The rise of sub-fertility – are you affected?

When an individual or couple is experiencing a significant delay in falling pregnant, we use the term sub-fertility.1 Being subfertile rather than infertile means that it's still possible to conceive naturally, but it takes longer than average. So why does it take some people longer to fall pregnant than others?

1Our fertility is influenced by many factors including our age, genetics, lifestyle, recent illness and contraception use.2 For example, did you know that a man’s sperm count can temporarily decrease following a virus and take 3–6 months to recover?

Indeed, fertility often reflects our overall health, so if you are experiencing a delay in falling pregnant, a good first step is to review your lifestyle and identify any risk factors or habits that could be impacting you and/or your partner’s fertility. Taking steps to reduce these risk factors, while also learning how to increase the odds of conception (e.g. through ovulation tracking and timed intercourse), may be all that’s required for you to fall pregnant naturally.

The rise of sub-fertility

While there are specific medical problems that can cause fertility issues, the number of couples experiencing sub-fertility – rather than infertility due to an obvious medical cause – is increasing. Diet and other lifestyle factors have been implicated as key reasons for couples’ waning fertility. The good news is that research clearly shows that we can optimise our reproductive health and fertility by making positive lifestyle changes. For the most part, this means being more mindful about how we treat and care for our bodies each day – from the food, drink and other substances we consume to how much exercise and rest we get. Even a few small changes can make a significant difference to your odds of conception.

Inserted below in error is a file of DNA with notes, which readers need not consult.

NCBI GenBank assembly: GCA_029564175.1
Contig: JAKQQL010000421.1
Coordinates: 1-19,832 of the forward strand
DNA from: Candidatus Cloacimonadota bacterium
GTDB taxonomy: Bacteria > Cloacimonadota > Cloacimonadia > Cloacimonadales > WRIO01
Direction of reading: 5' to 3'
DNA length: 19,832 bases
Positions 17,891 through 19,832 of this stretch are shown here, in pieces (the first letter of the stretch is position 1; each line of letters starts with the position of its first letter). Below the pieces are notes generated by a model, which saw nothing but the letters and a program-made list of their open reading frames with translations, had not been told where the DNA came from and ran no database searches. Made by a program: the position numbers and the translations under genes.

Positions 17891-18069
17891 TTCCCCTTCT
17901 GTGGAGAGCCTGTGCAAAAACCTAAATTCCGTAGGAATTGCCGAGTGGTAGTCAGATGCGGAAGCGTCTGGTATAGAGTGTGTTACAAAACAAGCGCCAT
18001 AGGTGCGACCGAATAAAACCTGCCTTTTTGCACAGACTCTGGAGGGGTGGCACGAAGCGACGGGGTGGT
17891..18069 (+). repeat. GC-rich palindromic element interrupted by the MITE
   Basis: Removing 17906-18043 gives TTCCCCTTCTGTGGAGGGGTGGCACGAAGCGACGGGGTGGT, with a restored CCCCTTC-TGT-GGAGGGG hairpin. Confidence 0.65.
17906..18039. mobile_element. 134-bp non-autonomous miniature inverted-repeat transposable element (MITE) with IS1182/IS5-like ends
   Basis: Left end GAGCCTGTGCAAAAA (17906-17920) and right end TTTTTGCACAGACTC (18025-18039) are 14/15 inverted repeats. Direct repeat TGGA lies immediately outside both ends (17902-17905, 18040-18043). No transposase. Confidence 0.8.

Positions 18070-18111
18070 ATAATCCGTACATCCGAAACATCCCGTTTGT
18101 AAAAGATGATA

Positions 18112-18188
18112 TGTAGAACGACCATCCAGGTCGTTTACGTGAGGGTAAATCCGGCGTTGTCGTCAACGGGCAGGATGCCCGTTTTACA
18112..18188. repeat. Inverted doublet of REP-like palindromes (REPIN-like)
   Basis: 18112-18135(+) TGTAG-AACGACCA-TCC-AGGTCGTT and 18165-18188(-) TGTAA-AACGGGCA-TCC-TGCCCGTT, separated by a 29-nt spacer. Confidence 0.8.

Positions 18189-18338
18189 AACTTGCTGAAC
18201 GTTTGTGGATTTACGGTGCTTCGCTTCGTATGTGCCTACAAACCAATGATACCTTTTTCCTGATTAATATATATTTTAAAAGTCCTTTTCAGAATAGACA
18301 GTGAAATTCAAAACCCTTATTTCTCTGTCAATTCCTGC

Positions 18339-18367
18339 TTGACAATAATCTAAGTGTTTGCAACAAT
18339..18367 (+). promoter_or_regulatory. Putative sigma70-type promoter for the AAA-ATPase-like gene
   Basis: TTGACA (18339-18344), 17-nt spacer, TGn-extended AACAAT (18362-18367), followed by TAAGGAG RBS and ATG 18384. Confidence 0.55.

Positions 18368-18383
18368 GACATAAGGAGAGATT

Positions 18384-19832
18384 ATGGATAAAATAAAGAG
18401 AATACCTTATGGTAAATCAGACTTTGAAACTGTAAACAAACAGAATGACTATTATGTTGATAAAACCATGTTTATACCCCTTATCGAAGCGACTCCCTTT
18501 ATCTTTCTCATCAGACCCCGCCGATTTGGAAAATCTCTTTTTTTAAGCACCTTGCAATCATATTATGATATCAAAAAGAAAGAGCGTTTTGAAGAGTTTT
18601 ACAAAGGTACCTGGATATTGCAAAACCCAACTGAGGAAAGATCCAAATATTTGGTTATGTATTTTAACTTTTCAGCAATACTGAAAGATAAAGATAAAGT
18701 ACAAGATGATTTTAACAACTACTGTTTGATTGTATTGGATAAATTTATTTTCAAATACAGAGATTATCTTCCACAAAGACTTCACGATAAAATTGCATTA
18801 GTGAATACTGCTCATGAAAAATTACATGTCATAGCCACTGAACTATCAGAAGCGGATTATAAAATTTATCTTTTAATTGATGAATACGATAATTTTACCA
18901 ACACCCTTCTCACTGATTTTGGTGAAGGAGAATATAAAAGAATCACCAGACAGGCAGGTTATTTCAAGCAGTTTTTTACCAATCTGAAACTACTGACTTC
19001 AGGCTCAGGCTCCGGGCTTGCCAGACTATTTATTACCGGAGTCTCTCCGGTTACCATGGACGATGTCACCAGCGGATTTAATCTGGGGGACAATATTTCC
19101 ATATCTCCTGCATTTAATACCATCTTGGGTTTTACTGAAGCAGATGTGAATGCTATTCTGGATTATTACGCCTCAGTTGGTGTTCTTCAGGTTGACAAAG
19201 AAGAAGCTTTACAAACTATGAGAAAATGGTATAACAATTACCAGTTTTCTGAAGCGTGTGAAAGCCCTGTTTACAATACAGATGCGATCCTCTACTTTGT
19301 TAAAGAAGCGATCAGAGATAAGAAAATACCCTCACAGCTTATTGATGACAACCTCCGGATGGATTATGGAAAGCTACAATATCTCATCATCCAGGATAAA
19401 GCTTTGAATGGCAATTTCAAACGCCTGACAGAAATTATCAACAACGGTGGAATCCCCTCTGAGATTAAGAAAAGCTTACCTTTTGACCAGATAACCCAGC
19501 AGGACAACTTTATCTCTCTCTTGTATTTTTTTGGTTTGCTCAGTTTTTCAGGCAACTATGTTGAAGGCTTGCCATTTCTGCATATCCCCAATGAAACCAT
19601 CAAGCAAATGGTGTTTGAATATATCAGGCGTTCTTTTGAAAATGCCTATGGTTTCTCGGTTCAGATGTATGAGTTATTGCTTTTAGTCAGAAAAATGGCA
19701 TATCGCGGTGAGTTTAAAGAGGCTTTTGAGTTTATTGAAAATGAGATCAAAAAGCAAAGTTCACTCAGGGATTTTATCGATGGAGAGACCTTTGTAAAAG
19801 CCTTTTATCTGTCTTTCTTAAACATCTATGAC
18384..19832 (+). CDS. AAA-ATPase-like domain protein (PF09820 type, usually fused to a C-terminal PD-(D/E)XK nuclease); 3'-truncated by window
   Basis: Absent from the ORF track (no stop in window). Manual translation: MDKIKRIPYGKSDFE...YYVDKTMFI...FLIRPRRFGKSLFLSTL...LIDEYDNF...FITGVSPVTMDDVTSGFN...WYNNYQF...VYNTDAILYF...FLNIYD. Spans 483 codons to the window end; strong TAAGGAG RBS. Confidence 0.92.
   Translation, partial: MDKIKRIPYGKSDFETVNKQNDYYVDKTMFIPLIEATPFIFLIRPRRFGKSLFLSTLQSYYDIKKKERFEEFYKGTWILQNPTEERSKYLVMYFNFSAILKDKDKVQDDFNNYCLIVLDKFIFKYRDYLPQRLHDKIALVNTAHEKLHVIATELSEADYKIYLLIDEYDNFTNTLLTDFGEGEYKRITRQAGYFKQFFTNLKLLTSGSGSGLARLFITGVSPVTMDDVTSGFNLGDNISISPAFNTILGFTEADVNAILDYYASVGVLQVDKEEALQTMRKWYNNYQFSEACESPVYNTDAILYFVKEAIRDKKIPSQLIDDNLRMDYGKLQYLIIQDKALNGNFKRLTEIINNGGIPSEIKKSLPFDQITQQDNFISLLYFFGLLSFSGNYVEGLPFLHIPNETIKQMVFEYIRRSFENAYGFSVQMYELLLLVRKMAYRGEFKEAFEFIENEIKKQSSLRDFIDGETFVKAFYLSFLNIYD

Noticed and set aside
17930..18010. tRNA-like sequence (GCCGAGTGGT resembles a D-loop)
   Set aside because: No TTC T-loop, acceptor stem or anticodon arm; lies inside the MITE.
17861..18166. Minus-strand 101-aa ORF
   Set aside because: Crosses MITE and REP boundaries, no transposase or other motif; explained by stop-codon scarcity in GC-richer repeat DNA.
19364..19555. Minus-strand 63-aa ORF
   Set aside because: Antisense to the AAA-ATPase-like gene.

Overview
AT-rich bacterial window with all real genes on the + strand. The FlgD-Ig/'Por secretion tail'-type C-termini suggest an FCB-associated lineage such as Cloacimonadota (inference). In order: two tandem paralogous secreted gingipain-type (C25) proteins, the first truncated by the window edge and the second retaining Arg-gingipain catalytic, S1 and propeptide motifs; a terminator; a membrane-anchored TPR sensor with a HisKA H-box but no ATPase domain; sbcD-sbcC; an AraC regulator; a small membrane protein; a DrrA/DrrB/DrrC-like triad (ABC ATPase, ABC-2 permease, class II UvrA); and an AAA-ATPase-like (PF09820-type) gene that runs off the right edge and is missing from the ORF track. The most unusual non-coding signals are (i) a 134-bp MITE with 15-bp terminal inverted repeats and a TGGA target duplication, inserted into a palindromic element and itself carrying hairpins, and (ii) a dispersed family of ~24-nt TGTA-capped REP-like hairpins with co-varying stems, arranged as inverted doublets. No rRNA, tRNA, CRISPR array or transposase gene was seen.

Get started with our fertility-wise checklist

The below checklist can help you identify what changes you and your partner can make to optimise your fertility and increase your chances of falling pregnant sooner:

1. Are you under or overweight?

Carrying too little or too much weight can cause sub-fertility by altering the balance of your reproductive hormones.3,4 This, in turn, can affect ovulation, as well as sperm production and function. Research has shown that if a woman is overweight, even a small drop in weight (5%) can significantly improve her chances of conceiving.5

2. Do you #eatforfertility?

A poor diet can also play havoc with the body’s hormones and cause problems with ovulation, as well as the number and quality of sperm.6 You can learn more about how diet can affect fertility from our fertility specialist, Dr Chris Russell.

3. What’s hidden in your drinks?

Soft drinks, energy drinks, fruit juice and iced teas are all loaded with sugar. Just like the wrong foods, the wrong drinks can also cause weight gain and upset your hormones. Swapping out these drinks for herbal teas and water is a good strategy for removing sugar from your diet. When it comes to coffee and other caffeinated beverages, low to moderate levels of consumption may be OK. However, higher levels of caffeine consumption have been linked to an increased risk of sub-fertility and miscarriage in women.7,8 Given these risks, the safer bet for women is to limit consumption of caffeinated drinks to one per day.

4. How physically active are you?